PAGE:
The city’s first library dedicated solely to children’s literature has opened inside Z-Arts, the arts and theatre centre on Stretford Road in Hulme.
The 362 sq ft space may be one of Manchester’s smallest venues dedicated to reading, but it’s arguably the most diverse as the collection features over 1,000 hand-picked publications, many of which are not available to borrow anywhere else in the city.
The library’s mission is not only to provide a warm and welcoming space for families to enjoy a quiet moment, but also to reflect the diverse nature of Manchester’s local communities in which over 150 languages are spoken. It’s expected to be a valuable resource for children and families in the area, providing access to books and educational material that may not be accessible elsewhere.
Joining children’s literature classics, that include Chronicles of Narnia and Paddington, are titles by black and ethnic minority writers including Yasmin the Recycler by Pakistani American author Saadia Faruqi, Amari and the Night Brothers by African American author BB Alston, and Look Up by dual heritage actor Nathan Byron, which was inspired by Mae Jemison – the first African American woman in space.
The books explore important themes from across history, offering young people from different backgrounds the chance to discover their own present day role models. Books are also available as bilingual editions, with the aim of supporting children to learn English alongside their native tongue.
Working alongside theatre set designer Louise Ryder, local children helped design the library through their own personal doodles. Louise worked to incorporate their drawings into the library’s final design and colour scheme. A cut out of the word FUN is incorporated into a section of bookshelves, rainbows and ‘disco cloud lights’ adorn the walls, there’s a bright green floor, slouchy beanbags, floor cushions, and a mustard-coloured armchair.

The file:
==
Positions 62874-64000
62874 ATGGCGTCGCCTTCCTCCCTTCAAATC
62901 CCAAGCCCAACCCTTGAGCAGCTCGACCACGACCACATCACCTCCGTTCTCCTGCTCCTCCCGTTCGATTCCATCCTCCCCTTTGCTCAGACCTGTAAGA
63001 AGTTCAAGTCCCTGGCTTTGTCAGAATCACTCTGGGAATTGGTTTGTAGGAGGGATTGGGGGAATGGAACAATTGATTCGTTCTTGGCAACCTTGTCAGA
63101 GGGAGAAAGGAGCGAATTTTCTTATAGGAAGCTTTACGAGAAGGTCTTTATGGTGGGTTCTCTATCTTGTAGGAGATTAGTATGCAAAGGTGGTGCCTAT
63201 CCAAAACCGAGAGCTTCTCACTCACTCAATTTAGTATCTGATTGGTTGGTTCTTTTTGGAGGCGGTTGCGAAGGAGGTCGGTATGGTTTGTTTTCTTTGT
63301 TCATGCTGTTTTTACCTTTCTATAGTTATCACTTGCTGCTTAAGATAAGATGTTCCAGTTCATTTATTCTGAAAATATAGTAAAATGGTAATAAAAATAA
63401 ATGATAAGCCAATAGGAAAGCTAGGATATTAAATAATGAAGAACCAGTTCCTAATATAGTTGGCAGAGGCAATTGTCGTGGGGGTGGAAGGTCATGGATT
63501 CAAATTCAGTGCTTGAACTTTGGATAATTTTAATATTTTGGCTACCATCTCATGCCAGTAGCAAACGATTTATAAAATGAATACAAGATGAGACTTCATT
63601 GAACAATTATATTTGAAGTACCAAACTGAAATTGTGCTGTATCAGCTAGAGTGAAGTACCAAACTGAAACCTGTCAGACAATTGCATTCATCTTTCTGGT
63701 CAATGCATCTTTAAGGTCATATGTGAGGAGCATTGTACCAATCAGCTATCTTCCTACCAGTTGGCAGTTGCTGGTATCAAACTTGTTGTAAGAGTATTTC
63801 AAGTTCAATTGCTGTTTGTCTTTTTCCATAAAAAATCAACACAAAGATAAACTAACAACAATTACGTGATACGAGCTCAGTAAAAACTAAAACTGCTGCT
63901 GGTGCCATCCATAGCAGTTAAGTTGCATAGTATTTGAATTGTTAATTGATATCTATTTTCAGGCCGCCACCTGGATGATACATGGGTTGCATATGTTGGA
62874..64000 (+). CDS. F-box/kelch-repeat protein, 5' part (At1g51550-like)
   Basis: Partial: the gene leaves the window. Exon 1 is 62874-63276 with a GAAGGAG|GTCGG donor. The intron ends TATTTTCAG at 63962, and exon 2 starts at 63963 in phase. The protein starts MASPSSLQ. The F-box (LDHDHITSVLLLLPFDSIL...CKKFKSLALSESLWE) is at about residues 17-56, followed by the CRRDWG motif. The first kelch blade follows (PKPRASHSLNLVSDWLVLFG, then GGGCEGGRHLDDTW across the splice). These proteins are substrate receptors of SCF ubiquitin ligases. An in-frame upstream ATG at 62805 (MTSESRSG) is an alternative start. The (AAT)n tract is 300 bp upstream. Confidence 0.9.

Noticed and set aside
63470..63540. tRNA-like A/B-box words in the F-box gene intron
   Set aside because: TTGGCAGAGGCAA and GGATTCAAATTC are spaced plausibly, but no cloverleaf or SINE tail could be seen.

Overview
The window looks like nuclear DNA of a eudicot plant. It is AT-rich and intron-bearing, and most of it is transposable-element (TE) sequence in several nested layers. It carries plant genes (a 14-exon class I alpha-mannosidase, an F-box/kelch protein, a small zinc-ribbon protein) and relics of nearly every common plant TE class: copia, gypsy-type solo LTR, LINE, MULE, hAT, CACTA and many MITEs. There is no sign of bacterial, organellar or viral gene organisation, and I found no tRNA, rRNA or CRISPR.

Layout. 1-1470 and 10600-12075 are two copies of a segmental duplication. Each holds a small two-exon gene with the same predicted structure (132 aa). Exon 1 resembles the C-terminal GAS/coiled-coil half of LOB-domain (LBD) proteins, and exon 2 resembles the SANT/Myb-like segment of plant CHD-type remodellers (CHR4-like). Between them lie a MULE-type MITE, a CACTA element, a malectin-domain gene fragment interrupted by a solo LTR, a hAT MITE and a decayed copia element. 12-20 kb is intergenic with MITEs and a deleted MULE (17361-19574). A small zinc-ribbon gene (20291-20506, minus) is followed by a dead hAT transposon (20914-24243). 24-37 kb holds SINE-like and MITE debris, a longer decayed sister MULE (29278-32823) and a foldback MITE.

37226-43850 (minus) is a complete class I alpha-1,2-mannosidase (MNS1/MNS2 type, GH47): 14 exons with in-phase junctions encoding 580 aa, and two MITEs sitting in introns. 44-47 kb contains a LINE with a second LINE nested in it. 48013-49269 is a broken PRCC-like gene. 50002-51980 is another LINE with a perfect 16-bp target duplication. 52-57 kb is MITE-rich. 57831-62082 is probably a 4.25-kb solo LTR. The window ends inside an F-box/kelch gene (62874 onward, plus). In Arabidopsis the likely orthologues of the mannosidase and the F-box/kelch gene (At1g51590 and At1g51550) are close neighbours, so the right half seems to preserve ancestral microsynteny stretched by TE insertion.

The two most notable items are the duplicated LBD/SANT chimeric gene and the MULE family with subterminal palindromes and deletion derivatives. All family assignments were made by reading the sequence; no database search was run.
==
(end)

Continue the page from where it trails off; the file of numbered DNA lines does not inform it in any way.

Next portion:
Z-Arts has taken a child-friendly approach to the organisation of its books too – instead of the dewey decimal system they’re classified through themes such as dinosaurs, mythical creatures, pirates, history, saving our planet, bugs and space. Graphic novels and comics get their own dedicated section, as do LGBTQ+ empowering books.
Tom Fletcher, bestselling author and star of McFly, who recently filmed in the new library said: “I love telling stories and feel that today, more than ever, it’s important that children have the opportunity to read a variety of books for free. The children’s library at Z-arts is so inspiring, a perfect space to read incredible stories.”
Liz O’Neill, CEO and artistic director of Z-arts added: “Manchester is a UNESCO city of literature but has never before had a dedicated library for children – so here we are!
Over 800 libraries have closed since the beginning of austerity in 2010, so a new one opening is a great cause for celebration. And this is no ordinary library. Bright and colourful, with a cheery, informal atmosphere, it has been designed by children and filled with brand new books that represent the diversity of our local communities.
We know it will be a well-loved and well-used resource for our most local families in Hulme, but also that the library has a reach beyond the surrounding streets.”
The Z-arts children’s library is open Tuesday to Friday 10am – 6pm and Saturday 10am – 4.30pm. A programme of free activities for pre-schoolers (which must be booked) runs every Tuesday and Wednesday morning, term-time only.
The library is free to join and can be used by anyone who lives in the UK and has a Manchester library card.